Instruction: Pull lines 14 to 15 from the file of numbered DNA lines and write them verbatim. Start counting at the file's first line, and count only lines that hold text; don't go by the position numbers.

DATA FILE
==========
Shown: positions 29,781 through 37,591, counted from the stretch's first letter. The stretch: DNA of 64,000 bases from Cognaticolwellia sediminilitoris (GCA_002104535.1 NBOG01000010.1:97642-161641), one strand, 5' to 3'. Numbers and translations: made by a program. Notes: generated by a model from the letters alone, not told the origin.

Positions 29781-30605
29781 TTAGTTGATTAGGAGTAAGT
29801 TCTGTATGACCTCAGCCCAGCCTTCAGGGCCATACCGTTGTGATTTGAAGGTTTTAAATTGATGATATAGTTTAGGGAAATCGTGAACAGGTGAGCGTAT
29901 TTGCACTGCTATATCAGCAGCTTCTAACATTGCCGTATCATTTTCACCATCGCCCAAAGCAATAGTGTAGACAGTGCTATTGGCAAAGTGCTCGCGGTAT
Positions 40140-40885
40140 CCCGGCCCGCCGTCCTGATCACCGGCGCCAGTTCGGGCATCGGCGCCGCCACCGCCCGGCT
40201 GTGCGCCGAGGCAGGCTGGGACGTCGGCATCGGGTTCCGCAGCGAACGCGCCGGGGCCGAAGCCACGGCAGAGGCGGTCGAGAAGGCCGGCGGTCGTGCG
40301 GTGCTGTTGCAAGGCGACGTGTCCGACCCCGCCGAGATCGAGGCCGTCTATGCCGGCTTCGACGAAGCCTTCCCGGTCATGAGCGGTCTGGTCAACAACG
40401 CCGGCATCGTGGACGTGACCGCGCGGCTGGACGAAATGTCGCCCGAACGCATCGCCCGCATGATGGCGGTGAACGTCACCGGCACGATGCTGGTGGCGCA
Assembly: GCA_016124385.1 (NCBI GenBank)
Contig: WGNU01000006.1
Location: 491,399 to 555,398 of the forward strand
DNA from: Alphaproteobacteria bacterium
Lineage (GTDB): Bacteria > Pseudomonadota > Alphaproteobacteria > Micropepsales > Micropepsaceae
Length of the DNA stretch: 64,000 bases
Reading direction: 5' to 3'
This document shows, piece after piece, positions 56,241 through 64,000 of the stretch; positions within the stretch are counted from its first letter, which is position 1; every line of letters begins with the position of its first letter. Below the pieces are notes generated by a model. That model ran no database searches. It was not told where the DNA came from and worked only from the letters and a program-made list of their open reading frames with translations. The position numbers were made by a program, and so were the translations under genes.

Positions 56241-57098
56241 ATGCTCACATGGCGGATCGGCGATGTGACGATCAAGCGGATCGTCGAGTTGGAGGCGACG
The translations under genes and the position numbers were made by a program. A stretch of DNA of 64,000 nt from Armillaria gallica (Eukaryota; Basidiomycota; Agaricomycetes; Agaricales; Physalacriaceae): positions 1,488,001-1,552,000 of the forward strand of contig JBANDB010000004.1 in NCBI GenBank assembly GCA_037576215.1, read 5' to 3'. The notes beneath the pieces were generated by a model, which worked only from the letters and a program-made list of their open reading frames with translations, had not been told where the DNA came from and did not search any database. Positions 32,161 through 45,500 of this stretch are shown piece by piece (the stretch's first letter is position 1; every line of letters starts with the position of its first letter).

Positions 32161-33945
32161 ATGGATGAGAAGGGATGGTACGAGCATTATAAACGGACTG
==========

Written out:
DNA from: Alphaproteobacteria bacterium
Lineage (GTDB): Bacteria > Pseudomonadota > Alphaproteobacteria > Micropepsales > Micropepsaceae